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A San Juan mayor visits — tears and smiles ensue

September 8, 2018

San Juan Mayor Carmen Yulin Cruz Soto strolled into the RAICES meeting room during her recent visit to San Antonio and, after greeting various staffers, headed straight for the whiteboard.

Attorneys of the immigration nonprofit glanced at one another, confused, as she drew a small, green smiley face before spinning around and sitting down at the long meeting table, a smile on her face.

Just 15 minutes later, the whimsical mayor had her head in her hands, her glasses cast aside.

She was sobbing.

“Sorry,” she said, laying a makeup-stained paper towel back down on the table. “We need to break down every once in a while to gain more strength.”

On the screen in front of her was the still image of a mother who had been separated from her children at the U.S.-Mexico border.

“This is our disaster, here in South Texas,” said Jonathan Ryan, RAICES’ executive director.

The San Antonio Association of Hispanic Journalists, a professional group I belong to, invited the Puerto Rican mayor to attend our annual gala last month, and she spent a few days in San Antonio afterward meeting with local agencies, mostly immigration-focused.

Cruz was both reactive and reflective in these meetings, alternating between surrendering to the grief she bears from the suffering of others and articulating questions showing she had clearly done her research. And then there was the silliness — the dancing, the drawing on whiteboards, the teasing of her staffers.

She was alternately fierce and tender. As quick as she was to bring up her armor and fire complaints and criticisms, she was just as quick to surrender to her tears, her vulnerability as commanding as her outrage.

SAAHJ honored her with its Corazon de Oro Award for her work in Puerto Rico in the aftermath of Hurricane Maria, which wreaked devastation on the island on Sept. 20 of last year, plunging it into darkness and tearing its already tenuous economy into shreds.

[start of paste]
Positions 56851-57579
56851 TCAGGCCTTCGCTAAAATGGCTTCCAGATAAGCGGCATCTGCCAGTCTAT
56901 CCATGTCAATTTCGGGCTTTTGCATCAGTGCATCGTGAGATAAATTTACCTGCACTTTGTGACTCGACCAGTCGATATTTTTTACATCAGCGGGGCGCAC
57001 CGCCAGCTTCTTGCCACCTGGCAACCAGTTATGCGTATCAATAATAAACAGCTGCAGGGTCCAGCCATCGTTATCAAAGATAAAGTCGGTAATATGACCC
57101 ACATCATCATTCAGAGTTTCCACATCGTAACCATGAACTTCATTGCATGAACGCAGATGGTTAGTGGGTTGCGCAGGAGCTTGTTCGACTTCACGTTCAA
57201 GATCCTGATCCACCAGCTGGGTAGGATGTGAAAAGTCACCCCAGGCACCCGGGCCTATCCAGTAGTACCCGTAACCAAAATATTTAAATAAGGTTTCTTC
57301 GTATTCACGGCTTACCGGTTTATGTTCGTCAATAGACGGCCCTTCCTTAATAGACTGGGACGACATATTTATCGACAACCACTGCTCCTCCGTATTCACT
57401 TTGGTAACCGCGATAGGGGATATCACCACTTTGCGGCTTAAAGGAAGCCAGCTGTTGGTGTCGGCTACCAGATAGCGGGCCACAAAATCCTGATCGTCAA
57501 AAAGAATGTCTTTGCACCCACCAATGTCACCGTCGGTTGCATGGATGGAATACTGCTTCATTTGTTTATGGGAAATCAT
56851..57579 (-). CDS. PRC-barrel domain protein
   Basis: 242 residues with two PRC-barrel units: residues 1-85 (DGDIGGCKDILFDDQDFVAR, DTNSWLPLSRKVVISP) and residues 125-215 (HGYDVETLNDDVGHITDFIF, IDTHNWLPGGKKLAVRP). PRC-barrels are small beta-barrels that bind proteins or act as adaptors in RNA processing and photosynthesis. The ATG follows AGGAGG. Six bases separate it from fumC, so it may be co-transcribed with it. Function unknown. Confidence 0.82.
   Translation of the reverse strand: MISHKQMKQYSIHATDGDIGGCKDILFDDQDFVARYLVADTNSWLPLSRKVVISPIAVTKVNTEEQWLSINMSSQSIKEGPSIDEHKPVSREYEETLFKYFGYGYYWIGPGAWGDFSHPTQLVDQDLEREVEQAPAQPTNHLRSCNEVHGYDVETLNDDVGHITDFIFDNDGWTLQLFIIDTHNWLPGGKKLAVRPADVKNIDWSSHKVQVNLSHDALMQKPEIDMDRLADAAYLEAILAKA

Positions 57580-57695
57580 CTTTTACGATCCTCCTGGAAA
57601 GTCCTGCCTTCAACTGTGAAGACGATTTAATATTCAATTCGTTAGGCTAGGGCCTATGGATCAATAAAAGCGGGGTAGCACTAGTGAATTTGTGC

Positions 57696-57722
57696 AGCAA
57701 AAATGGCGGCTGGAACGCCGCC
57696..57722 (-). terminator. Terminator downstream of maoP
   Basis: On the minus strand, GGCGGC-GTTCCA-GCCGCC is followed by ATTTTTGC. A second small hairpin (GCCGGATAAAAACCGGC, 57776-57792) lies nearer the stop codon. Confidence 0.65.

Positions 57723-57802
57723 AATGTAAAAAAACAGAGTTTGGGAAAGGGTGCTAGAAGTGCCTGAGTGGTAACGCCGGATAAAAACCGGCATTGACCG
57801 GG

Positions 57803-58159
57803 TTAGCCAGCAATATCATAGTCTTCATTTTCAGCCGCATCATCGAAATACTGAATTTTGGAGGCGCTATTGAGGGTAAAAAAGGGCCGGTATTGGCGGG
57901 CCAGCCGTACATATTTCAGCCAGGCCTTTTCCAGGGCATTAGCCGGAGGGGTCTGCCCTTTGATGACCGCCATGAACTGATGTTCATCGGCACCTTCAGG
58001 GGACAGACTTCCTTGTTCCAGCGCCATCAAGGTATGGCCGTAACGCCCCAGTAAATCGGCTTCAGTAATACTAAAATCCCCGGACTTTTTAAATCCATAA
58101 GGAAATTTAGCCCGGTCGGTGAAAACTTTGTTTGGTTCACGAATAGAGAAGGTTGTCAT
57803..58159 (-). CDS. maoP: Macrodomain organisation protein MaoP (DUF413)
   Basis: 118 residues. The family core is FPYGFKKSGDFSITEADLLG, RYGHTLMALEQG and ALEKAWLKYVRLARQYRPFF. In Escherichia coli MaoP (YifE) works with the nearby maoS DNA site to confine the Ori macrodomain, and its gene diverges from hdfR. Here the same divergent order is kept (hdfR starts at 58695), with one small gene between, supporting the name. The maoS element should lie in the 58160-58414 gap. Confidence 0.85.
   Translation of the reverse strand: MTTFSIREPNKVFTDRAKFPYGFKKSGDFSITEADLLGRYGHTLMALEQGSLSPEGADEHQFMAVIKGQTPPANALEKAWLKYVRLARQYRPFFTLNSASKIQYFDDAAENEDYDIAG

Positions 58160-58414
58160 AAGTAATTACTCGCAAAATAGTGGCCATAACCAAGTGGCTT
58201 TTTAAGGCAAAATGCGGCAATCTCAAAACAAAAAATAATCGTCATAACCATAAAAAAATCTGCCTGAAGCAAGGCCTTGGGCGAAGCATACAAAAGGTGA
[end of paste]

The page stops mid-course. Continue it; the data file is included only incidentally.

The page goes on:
Cruz, 55, was a beacon of hope for many amid the chaos of the long, drawn-out recovery process fraught with corruption and partisan bickering. A staunch critic of President Donald Trump and the federal government’s response in Puerto Rico’s recovery, the mayor is a member of the Popular Democratic Party in Puerto Rico, supporting the island’s current status as opposed to statehood.

“I haven’t slept a full night since September 20th. We toss and turn,” she said. “Because it isn’t the ones that we helped that stay with you. It’s the ones that you couldn’t help that stay with you. It’s the ones that you know fell through the crack and literally died that stay with you. Those are the ones that haunt you at night — those faces that you will never see.”

Cruz met with staffers at Catholic Charities of San Antonio, the Mexican American Legal Defense and Educational Fund, RAICES, a group of Dreamers and members of the Interfaith Welcome Coalition. She also dined at Paramour with local leaders, including Mayor Ron Nirenberg, former Mayors Julián Castro and Henry Cisneros and U.S. Rep. Joaquin Castro.

During her stay she added several friendship bracelets to a quirky, colorful collection on her left wrist. Two were slipped onto her wrist by unaccompanied minors — immigrant children she met at Mission Concepción during Sunday Mass.

Another bracelet was from DACA student Andrea Fernandez, 22, who was one of five she met during her stay.

Cruz doesn’t know the DACA experience firsthand — Puerto Ricans are American citizens, after all — but she does know the experience of being a person of color who comes from a blue-collar family that had to work hard so she could have a better life.

She is the great-granddaughter of a sugar plantation worker, and her grandmother grew up poor, working in a cafeteria so her father could eat. It’s something she frequently brings up, reminding others she does not take them for granted.

In a tearful meeting with Cruz, Fernandez told her she’d always known she was undocumented. The UTSA student worries a little about her family’s legal status. And she worries about her own status in the DACA program, which the Trump administration has threatened to end.

Fernandez will be getting her public policy degree from University of Texas at San Antonio this December and won an internship in D.C. at the Congressional Hispanic Caucus Institute this fall.

“I have barely given an inch in the hundreds of miles those people have given to the movement, and my hope is to do more,” Fernandez said. “I always say I was blessed with a lot of luck.”

But Cruz interrupted.

“You’re not lucky. Stop saying that, that belittles you,” she said. “You worked hard, and your parents worked hard.”

Cruz’s voice grew stronger, impassioned.

“The world will make you feel less, all the time. And if you’re a woman they’ll make you feel less. And if you’re a Latina woman they’ll try to make you feel even less. Don’t let the world tell you you’re lucky — you’re not.”

An hour later, the meeting was over and Fernandez approached Cruz. She took a light blue bracelet off her wrist and slid it onto that of her new role model.

And there, Cruz said, it will stay.

“They remind me of the battles and struggles that have to be continued,” she said later of her bracelets. “We endure because the cause is larger than our weaknesses.”

Silvia Foster-Frau is a San Antonio Express-News staff writer, covering immigration.

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